Amid all the drama over Edward Snowden‘s flight from "justice" – the media stakeout at a Moscow airport, the smear campaign aimed not only at Snowden but at Glenn Greenwald, the reporter who broke the PRISM/eavesdropping story, and the obsessive media focus on Snowden as a personality – the really interesting aspect of all this is how it will impact our politics.
This is what made the Sunday talk shows illuminating, for a change – aside from the fact that neither John McCain nor Lindsey Graham was to be seen or heard that morning. While Greenwald’s appearance on "Meet the Press," and his priceless smackdown of regimist spokesman David Gregory, has gotten all the attention, that same day over at ABC, George Stephanopoulos was giving the neocons their turn at bat in the person of Dan Senor, former spokesman for George W. Bush and now a big wazoo over a the Foreign Policy Initiative, successor to Bill Kristol’s infamous Project for a New American Century.
It was a cozy little Sunday morning coffee klatch, with ABC foreign affairs correspondent Martha Raddazt – she who was so helpful to then-candidate Biden during the last vice presidential debates – commiserating with Council on Foreign Relations mandarin Richard Hass and Senor over the alleged damage done to the US by the revelations. While Haas was furious over what he characterized as Beijing’s grasping of a "short-term gain" at the expense of China’s longterm developing relationship with the US, Senor’s focus was on the domestic political consequences of the Snowden affair, and he was decidedly more optimistic about the benefits accrued to the Regimist cause:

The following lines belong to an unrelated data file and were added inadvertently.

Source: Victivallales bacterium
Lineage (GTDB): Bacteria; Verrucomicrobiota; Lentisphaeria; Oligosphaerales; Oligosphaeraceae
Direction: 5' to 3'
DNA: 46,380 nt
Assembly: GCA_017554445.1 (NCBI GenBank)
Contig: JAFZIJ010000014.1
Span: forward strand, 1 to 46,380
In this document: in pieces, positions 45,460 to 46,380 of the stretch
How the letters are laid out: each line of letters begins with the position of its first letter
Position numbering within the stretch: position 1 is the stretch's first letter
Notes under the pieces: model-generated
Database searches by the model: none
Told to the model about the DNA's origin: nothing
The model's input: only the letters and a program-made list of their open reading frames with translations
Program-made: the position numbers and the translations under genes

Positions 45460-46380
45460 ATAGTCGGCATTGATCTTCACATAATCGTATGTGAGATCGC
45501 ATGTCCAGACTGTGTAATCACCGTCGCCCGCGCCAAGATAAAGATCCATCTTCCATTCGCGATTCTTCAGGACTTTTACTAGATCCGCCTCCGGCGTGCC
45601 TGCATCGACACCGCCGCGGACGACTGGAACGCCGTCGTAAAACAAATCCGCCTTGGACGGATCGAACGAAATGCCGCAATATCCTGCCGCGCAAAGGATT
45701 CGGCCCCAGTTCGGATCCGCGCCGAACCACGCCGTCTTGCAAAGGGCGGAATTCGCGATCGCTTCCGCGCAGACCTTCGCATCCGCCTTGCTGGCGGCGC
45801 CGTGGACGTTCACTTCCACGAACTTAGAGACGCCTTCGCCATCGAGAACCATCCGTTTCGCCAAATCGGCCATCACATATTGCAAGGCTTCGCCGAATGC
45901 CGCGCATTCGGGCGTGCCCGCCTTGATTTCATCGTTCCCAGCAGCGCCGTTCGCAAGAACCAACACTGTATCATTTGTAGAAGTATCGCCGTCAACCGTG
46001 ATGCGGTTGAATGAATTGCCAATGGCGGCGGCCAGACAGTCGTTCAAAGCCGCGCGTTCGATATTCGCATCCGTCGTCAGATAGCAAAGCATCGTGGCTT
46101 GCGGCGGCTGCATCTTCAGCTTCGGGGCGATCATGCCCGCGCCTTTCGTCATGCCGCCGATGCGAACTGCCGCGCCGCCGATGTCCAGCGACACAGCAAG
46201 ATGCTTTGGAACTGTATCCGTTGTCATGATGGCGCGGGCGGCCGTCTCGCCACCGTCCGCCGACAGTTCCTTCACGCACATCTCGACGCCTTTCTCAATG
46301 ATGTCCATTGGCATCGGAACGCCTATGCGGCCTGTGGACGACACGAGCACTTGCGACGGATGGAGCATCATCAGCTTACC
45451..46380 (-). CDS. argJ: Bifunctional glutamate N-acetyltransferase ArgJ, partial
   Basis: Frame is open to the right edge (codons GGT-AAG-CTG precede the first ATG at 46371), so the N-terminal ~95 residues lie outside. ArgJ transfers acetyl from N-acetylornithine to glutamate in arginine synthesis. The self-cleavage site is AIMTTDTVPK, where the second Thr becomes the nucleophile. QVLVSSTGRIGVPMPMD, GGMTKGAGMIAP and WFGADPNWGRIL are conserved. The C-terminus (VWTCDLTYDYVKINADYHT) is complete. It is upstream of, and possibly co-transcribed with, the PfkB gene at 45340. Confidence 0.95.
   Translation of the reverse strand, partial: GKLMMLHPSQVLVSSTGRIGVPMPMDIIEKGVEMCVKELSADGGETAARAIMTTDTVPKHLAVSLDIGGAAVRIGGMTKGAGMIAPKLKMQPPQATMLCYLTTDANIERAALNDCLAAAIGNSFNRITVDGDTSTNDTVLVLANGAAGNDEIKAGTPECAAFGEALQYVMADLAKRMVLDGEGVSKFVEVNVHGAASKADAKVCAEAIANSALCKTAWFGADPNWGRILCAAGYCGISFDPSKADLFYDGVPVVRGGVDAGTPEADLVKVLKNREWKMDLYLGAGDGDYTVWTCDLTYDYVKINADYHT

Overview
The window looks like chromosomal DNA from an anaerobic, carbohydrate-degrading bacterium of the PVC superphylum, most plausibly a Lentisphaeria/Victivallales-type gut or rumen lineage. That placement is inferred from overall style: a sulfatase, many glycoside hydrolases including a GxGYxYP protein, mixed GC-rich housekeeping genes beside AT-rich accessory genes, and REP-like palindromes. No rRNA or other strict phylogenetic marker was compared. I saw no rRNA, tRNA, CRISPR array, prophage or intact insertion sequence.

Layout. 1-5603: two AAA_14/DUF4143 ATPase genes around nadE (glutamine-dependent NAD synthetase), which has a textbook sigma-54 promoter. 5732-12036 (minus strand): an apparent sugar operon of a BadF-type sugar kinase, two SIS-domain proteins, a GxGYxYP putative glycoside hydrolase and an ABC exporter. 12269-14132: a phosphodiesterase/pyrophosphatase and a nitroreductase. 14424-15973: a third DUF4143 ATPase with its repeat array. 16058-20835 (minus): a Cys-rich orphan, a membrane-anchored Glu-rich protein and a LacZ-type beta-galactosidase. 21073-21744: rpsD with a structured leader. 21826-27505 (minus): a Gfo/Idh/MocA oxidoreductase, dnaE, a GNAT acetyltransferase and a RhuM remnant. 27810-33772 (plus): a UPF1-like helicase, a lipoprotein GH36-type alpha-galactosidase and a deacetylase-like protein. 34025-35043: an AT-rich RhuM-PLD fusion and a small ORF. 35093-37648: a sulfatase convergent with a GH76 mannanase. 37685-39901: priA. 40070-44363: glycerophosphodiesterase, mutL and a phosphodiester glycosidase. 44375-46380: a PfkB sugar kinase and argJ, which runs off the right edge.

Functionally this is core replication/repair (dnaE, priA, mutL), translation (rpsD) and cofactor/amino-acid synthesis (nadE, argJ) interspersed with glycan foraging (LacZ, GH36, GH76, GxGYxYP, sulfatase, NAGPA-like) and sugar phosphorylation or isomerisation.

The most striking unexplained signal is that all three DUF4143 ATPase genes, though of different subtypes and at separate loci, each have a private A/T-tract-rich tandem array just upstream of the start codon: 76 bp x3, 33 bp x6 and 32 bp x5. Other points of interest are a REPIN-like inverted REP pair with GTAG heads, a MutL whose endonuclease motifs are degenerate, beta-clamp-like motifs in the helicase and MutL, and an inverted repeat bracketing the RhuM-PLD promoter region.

"Snowden’s, you know, interviews that he gave, and documents he released to the Chinese press, obviously puts us in a very uncomfortable position. But I think domestically, the U.S., I think this further strengthens the center on national security. I think there was a real risk over the last couple weeks that there would be this left/right coalition that would backlash against the United States government, sort of libertarian uprising. And I think Snowden just traveling around the world, flying to these anti-American capitals, behaving the way he’s doing further strengthens–I think the center is holding right now in the US, and I think that’s a positive development."
A "libertarian uprising" is the neocons’ worst nightmare because it would put an end to their empire-building project and the Surveillance State they’ve been advocating all along. It would also put an end to their control of the GOP – their only route to power. Their paranoia in this regard is justified: many conservatives, faced with the imminent bankruptcy of the country they love, are in open rebellion against the horrifically costly foreign policy of global intervention. The neocons’ worst case scenario: Sen. Rand Paul captures the GOP presidential nomination in 2016 by fusing a rising libertarian Republican movement with independent and younger voters – and then going on to duplicate his victory in November.
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